New Titles for New Families
Fill your child’s summer with games, songs, noises and swimming!
Oh No, George! by Chris Haughton (Candlewick). Come and see this gem of a book! Vivid retro images of a red and purple hound tempted with every turn of the page by all the classic potholes for dogs—a cake on the table, a cat chase, a bed of flowers. “I hope I’ll be good,” thinks George. Teaching a puppy to behave must be like teaching a young child to behave. What will he do?
Hide and Seek by Il Sung Na (Knopf). With consummate skill, Na introduces this tension building game to the youngest players. While elephant counts away, all the other jungle animals scramble to find places to hide. The text gets larger as time is running out! Extra features abound, like a new butterfly on each page as the counting progresses. It might take a few reads for the kids to find the camouflaged chameleon on every page as well. Very clever.
Trains Go by Steve Light (Chronicle). A perfect read aloud for boys and girls. This is a book of NOISES. Some trains go “CHUGGA chugga chugga!” and others go “Clang clang clang!” A lively story with a unique long shape and bright illustrations will captivate any audience.
Two Little Monkeys by Mem Fox, illus. by Jill Barton (Simon & Schuster). Remember the finger game about the two little dickie birds sitting in a tree? Here’s a new version of that song, starring two monkeys, “one named Cheeky, one named Chee.” Strong language development coupled with bright pictures that act out the story lines make this a good choice for toddlers. Mem Fox’s pitch perfect story line with adorable baby monkeys and a swinging rhythm make it great. Don’t miss this one.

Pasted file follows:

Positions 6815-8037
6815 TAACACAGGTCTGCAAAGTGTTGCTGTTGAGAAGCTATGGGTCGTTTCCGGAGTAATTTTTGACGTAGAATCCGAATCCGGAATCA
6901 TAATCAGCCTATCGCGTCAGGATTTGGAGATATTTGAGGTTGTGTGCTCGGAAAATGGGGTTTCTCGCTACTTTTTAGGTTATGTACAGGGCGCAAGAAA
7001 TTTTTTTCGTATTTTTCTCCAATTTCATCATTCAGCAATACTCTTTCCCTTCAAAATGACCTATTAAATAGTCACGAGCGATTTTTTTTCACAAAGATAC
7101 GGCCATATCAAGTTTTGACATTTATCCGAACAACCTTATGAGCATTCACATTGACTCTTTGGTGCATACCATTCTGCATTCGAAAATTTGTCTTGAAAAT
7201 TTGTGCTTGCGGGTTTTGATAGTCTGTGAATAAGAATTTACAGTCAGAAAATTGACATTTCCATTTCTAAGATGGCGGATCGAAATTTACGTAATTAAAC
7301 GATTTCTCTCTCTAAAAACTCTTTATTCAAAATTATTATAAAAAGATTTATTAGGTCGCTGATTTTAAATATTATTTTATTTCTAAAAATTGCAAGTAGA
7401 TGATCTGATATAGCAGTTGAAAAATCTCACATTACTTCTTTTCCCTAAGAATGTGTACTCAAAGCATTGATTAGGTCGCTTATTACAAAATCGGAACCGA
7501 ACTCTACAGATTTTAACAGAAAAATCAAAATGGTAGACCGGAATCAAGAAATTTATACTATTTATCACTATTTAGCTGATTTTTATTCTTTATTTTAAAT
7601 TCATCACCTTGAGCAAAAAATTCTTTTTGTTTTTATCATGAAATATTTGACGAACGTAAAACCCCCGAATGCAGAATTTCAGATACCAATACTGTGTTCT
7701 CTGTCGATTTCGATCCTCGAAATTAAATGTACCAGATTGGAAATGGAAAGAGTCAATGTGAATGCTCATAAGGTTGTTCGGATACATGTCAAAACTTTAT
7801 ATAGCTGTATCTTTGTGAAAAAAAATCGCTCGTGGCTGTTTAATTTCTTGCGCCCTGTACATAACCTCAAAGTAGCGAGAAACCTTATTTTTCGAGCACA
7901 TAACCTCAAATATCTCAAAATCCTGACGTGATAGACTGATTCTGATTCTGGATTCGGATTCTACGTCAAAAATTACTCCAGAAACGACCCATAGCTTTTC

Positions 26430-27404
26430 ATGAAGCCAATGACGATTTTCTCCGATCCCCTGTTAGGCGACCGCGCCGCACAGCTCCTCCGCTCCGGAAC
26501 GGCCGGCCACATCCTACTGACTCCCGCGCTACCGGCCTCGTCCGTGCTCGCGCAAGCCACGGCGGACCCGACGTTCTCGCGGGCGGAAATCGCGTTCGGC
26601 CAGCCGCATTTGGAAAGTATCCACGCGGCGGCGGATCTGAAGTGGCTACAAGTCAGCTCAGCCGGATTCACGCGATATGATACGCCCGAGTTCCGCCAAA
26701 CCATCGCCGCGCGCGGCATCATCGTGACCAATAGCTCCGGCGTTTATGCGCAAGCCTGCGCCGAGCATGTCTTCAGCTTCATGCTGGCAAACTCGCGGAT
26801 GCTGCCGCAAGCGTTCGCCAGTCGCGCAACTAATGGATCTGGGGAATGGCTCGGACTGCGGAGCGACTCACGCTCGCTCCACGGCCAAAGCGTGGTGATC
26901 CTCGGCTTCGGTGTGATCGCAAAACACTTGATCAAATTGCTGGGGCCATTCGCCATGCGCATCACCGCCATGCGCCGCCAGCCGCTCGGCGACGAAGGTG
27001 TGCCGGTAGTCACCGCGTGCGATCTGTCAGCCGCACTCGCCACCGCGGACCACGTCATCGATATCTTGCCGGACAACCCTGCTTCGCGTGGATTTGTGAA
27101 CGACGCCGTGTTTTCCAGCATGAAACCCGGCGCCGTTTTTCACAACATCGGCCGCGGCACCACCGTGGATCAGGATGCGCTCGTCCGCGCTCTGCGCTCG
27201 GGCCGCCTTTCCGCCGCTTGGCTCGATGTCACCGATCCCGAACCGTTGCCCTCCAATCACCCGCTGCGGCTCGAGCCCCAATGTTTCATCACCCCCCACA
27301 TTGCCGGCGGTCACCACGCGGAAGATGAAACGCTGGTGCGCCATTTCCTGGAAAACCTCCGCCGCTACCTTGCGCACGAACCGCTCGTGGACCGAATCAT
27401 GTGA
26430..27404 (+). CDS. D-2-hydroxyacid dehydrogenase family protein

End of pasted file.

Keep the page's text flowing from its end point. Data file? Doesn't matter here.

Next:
Here are two suggestions for Book Apps for the youngest set.
Harold and the Purple Crayon by Trilogy Studios. This classic story makes the transition to an app without losing the magical brilliance of the original. What will Harold draw next? The pacing is slower for younger children, and the artwork is incredibly crisp and alive. The “touch tale” mode allows the child to “be” Harold’s crayon and color the line he has drawn. Nostalgic adults may steal the iPad from Junior.
Stewie the Duck Learns to Swim by Stew Leonards. A child’s first guide to water safety, this app is based on the book by the same name. There is a read-to-me audio version that can be turned off for independent reading and play with animations. Also included are a memory game and a sing-along. The Leonards lost their children by drowning and are offering this app for free.
While driving her older children around in Leawood, Julie Hubble wishes she were reading books to infants.